US5859179A (en) * 1997-03-17 1999-01-12 Solutia Inc. Forming superabsorbent polymer
CN103525881B (en) * 2013-10-28 2015-07-22 烟台恒源生物股份有限公司 Method for producing L-aspartic acid converted from fumaric acid through Escherichia coli undergoing fermentation culture in large pot with volume of 20m<3>

Citations (8)

* Cited by examiner, † Cited by third party
Publication number Priority date Publication date Assignee Title
US2816923A (en) * 1956-03-13 1957-12-17 California Research Corp Conversion of maleic acid to fumaric acid
US2955136A (en) * 1958-05-19 1960-10-04 Monsanto Chemicals Inversion of maleic acid to fumaric acid
US3214345A (en) * 1958-11-20 1965-10-26 Tanabe Seiyaku Co Process for producing l-aspartic acid
US3310475A (en) * 1964-02-24 1967-03-21 Takeda Chemical Industries Ltd Method for producing l-aspartic acid
US3332992A (en) * 1965-03-18 1967-07-25 Halcon International Inc Isomerization of maleic acid
US3391059A (en) * 1964-02-19 1968-07-02 Sanraku Ocean Kabushiki Kaisha Process for producing l-aspartic acid
EP0127940A2 (en) * 1983-06-06 1984-12-12 W.R. GRACE &amp; CO. Process for preparing L-aspartic acid
JPS6129718A (en) * 1984-07-20 1986-02-10 Ono Sokki Co Ltd Photoelectric transmission type encoder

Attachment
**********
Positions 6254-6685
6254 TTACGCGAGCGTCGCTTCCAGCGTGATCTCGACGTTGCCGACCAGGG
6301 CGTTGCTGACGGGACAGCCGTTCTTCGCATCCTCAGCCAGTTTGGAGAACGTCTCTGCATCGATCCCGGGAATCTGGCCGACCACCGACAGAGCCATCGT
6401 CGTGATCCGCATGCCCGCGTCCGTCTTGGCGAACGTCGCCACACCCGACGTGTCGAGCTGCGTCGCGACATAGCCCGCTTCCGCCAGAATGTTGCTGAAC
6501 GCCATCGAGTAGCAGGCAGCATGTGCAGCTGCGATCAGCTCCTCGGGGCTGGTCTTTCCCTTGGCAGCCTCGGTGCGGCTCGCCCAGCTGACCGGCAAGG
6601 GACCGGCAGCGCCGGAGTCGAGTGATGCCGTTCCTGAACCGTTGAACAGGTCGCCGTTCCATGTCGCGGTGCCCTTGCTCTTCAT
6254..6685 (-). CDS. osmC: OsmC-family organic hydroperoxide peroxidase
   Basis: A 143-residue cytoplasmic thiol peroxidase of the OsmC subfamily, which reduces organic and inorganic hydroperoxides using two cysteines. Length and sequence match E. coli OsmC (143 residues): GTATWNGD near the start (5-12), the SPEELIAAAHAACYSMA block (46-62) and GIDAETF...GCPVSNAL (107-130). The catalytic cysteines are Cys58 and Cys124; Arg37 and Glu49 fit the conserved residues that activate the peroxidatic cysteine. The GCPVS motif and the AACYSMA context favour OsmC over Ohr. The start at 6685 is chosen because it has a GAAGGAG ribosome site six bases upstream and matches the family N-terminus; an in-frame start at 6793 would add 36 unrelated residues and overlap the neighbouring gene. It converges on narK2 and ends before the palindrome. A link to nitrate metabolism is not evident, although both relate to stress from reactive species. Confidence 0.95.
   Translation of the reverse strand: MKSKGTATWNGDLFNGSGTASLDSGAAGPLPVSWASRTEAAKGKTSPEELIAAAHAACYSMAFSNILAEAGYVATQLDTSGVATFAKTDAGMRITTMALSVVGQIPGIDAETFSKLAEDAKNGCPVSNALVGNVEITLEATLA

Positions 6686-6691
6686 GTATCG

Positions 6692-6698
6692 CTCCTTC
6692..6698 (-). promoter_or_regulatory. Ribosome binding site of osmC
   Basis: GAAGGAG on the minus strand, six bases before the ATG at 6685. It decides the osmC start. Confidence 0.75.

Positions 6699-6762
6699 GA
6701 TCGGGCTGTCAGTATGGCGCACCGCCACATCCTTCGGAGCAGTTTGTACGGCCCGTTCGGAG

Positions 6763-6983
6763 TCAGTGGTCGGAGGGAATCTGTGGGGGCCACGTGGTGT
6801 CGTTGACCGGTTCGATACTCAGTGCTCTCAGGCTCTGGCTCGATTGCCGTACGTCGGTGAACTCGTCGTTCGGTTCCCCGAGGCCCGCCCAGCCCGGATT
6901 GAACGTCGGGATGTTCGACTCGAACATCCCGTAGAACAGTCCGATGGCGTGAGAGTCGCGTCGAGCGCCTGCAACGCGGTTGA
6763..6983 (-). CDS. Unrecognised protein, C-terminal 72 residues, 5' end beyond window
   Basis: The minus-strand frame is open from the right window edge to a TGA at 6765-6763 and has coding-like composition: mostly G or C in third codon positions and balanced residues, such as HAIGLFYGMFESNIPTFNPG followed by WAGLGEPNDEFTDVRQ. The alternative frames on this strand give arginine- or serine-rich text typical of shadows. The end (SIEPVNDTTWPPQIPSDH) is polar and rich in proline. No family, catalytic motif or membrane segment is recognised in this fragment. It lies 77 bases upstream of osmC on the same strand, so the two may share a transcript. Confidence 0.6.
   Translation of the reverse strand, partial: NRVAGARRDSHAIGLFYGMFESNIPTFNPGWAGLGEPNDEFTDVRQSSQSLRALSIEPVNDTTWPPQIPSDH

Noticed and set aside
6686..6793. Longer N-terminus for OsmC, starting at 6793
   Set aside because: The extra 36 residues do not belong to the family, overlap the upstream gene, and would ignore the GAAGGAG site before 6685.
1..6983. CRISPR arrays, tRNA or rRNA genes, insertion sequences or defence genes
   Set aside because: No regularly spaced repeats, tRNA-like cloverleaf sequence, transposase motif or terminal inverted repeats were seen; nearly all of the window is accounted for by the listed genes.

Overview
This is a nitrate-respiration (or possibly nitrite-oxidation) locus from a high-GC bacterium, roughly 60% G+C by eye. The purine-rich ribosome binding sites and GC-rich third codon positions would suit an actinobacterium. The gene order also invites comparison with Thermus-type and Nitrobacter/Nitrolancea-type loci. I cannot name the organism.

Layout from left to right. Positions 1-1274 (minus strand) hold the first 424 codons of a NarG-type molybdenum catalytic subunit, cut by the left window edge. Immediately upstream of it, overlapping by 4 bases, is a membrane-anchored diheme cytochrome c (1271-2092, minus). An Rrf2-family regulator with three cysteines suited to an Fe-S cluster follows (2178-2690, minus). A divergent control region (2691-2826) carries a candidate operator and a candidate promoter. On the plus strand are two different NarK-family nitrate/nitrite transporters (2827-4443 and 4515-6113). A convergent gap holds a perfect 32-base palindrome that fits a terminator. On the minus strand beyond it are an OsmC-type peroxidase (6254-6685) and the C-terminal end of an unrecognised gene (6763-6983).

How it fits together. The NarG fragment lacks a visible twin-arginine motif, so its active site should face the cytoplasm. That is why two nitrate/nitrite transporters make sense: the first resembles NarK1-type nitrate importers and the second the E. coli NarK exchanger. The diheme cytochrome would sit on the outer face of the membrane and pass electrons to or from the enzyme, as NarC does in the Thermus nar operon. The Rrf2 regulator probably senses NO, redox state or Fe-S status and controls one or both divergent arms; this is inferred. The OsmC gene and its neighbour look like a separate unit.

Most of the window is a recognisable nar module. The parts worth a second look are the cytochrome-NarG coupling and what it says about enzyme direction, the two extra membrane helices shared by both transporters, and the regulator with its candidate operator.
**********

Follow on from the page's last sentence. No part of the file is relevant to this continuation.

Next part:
Family Cites Families (2)

* Cited by examiner, † Cited by third party
Publication number Priority date Publication date Assignee Title
US2332992A (en) 1941-03-03 1943-10-26 Udylite Corp Applicator for polishing and buffing compositions
JPS6129718B2 (en) 1979-08-10 1986-07-08 Mitsubishi Yuka Kk

Patent Citations (8)

* Cited by examiner, † Cited by third party
Publication number Priority date Publication date Assignee Title
US2816923A (en) * 1956-03-13 1957-12-17 California Research Corp Conversion of maleic acid to fumaric acid
US2955136A (en) * 1958-05-19 1960-10-04 Monsanto Chemicals Inversion of maleic acid to fumaric acid
US3214345A (en) * 1958-11-20 1965-10-26 Tanabe Seiyaku Co Process for producing l-aspartic acid